NVLD Bloggers

The Importance of Challenging Yourself Part A , by Eileen

By Eileen, NVLD Bloggers

As I was leaving middle school and through high school my IEP teams tried to guide me in a different direction as they believed my stated plans were unrealistic and would cause unnecessary stress. Unfortunately, this experience doesn’t seem to be unusual so  I would like to share my examples and explain how your IEP team will realize your choices were correct and will become very proud of you. Read More

Mother of Daughter with NLVD, By Tammy

By NVLD Bloggers

I thought our journey started in 2016 when my daughter was diagnosed with her initial diagnosis. Still, after receiving her third diagnosis of “non-verbal learning disability” in 2020 and doing some research, I realized that our journey with nonverbal learning disability with Kiana had begun when she was just an infant. Read More

How NVLD Students Can Be Underestimated and Misunderstood Part A , by Eileen

By Eileen, NVLD Bloggers

As a student with an NVLD over the years, I was greatly underestimated and very misunderstood at times. Not only did I have a different disability from others but also wanted to challenge myself more than others. This was especially hard as so few could really understand how difficult it was for me to fully understand non-verbal communication and to appropriately keep up with the social demands. In addition, the school day could become very overwhelming with all the changes at the secondary level and working with multiple adults in the elementary school years.  Unfortunately, my experience doesn’t seem to be unusual and I would like to share my difficult experiences and offer insight on how things can become easier.

One of the first times I was misunderstood was during gym class when I was sitting in the corner of the gym rather than taking part in a tag game. This made my gym teacher frustrated as everyone else was already completely engaged in the game. However, the truth was that because of my gross motor skills deficits, I had no clue how to put on my jersey, and having social communication deficits it was difficult to ask for help too.  Therefore I just sat in the corner rather nervous and hoped no one would notice but of course, she did immediately. While interacting with me fortunately my gym teacher then learned I also struggled to ask for help and the situation never happened again. .

The next example happened when I was receiving some supportive services 1:1  as it caused me to shut down and become uncooperative with the adults working with me as a young child. This was so overwhelming for me.  The reality was in most situations this happened because there wasn’t another student in our group with similar academic and social skills so giving me individual care made more sense but of course, I couldn’t understand this. As a result, this caused adults to become very frustrated with me. Fortunately, Rhonda Fletcher, my APE teacher, was a problem solver and started to use the push-in model more regularly with me, and by doing this she was able to see how much I enjoyed her and realized 1:1 interactions could be very hard for me. As a result, the speech and occupational therapist became aware of this and went out of their way to make me more comfortable and in turn, each session became a better learning experience for me.

The following example happened in elementary school: teachers believed my reading level was lower than it was so I was grouped with the other resource room students for group work and projects. This was rather frustrating for me as  I would always finish first and occasionally they would copy my answers but because I had empathy so I understood if this was a math group they would be getting frustrated with me. One of the reasons why I was underestimated was due to the fact they didn’t understand my added speech impairment was motor-related not language-related. In addition, I had visual processing deficits so I read silently at a slower pace. Therefore it made sense but it was still discouraging, however, just like the other situations everyone eventually understood reading was a strength for me. This led to my teachers letting me work with non-disabled peers.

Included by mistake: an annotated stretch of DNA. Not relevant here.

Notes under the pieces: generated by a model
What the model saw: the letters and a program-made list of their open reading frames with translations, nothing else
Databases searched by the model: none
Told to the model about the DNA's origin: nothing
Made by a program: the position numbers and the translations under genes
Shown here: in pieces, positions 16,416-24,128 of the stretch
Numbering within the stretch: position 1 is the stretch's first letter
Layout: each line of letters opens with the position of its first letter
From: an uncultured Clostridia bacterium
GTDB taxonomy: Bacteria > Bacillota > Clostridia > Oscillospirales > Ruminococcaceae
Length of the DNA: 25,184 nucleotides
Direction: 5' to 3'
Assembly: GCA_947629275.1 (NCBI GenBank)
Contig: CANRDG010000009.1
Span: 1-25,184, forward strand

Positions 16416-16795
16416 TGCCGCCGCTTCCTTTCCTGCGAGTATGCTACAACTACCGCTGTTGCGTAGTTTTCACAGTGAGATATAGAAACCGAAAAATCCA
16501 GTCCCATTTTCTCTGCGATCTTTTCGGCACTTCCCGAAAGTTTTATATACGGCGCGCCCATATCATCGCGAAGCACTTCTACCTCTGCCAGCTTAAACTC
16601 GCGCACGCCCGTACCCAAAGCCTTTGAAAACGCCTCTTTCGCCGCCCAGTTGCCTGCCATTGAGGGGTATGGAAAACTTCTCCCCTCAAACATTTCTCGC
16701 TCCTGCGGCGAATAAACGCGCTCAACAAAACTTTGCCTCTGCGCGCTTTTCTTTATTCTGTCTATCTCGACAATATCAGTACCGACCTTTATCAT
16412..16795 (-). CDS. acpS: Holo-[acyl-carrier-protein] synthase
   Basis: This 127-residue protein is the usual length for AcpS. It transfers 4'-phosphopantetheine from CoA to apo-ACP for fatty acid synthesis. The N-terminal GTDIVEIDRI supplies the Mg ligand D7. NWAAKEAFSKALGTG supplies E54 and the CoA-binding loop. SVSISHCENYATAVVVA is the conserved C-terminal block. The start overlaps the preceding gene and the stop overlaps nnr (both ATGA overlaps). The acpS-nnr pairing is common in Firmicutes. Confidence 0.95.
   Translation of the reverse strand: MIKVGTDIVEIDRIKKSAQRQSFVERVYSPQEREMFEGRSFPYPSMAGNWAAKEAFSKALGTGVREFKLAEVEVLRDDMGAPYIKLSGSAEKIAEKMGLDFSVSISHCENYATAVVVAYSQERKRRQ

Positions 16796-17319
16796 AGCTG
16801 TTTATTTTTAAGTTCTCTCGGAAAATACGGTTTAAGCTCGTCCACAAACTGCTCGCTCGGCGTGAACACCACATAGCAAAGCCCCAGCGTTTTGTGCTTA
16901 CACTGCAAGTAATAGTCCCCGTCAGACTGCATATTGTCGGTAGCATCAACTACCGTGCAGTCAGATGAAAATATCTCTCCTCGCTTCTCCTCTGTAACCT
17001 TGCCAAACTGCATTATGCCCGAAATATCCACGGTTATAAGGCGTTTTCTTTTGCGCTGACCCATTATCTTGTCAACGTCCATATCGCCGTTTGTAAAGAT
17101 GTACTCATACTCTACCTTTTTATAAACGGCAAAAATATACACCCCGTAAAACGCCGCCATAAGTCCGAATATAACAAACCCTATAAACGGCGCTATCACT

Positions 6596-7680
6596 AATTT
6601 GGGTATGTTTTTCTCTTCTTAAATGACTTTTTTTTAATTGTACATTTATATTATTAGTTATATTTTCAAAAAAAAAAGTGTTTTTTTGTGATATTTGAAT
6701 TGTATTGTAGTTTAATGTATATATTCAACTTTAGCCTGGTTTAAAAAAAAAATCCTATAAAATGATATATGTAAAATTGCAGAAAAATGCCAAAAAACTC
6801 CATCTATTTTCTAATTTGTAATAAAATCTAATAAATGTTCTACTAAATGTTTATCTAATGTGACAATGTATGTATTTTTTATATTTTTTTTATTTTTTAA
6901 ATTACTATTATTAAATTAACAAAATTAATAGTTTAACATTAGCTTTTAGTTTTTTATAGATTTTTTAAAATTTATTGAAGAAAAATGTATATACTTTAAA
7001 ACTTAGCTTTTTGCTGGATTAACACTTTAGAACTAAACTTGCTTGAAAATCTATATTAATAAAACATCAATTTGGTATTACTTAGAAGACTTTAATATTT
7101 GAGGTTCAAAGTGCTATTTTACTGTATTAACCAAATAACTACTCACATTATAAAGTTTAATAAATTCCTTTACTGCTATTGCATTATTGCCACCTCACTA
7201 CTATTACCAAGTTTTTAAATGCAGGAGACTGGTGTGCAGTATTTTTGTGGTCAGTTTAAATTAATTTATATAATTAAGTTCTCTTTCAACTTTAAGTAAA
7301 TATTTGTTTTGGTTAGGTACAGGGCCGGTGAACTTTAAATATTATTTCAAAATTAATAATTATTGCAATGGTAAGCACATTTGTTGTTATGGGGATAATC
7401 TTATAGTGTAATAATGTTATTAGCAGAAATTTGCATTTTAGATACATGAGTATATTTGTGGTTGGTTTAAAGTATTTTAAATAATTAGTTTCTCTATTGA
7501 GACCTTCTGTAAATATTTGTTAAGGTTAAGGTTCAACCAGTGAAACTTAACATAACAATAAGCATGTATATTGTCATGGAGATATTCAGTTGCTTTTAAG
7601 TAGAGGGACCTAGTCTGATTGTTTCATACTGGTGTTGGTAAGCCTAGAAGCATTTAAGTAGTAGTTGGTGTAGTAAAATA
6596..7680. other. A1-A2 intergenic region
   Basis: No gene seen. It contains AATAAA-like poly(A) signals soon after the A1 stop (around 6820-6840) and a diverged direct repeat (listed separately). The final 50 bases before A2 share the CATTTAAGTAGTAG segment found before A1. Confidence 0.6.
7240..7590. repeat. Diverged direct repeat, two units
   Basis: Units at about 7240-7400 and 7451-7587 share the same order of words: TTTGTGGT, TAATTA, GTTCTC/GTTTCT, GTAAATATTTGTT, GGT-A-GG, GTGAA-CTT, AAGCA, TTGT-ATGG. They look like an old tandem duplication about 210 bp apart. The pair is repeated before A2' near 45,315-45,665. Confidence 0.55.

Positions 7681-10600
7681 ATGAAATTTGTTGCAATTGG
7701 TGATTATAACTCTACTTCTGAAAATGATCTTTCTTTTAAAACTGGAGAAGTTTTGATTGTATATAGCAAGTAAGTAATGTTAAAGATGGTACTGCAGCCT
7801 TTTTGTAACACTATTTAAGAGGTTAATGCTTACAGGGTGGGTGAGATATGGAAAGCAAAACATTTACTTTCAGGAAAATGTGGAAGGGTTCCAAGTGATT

Now my last example for Part A. It was so hard for others to understand why transitioning to classes took longer for me. One of the first reasons was  it took me longer to open up my locker. This was because my fine motor skills deficits and my added spatial skills deficits organizing my locker took a few extra minutes too. In addition, once I got to my classroom having these deficits made getting prepared for each course rather difficult for me, and at times my teachers would have to delay the start of class. What was hard about this was it required the teachers’ aide to help me a great deal which made the other students with IEPs very frustrated as it seemed like she liked me more as she always helped me first before going to check on the other students. Fortunately, through open communication, my educational team developed a greater understanding of this challenge and did whatever they could to help so transitioning wasn’t a real challenge anymore.

Overall it is never easy but it is important to remember NVLD is a very misunderstood disability. So please be patient and be very honest about your feelings in a kind and understanding way as most difficult experiences can turn into positive experiences.


Eileen is a Project Social Ambassador and blogger for The NVLD Project. She loves helping others understand they can achieve their goals and dreams through hard work and dedication.

Share your own story

Letter for NVLD (non- verbal learning disability) Advocacy, by Lindsey

By NVLD Bloggers

Below is an example of letters I would right:

Hello Mr. C,

I was wondering, with your experience in science through the education system, if you would be able to vocalize about the difficulties with nonverbal learning disability-identified students?

It seems to me that they are adapted perfectly for scientific pursuits, they are honest and make observations about everything. They have a semi-audio and visual memory which can be very useful for remembering facts and can be a great strength.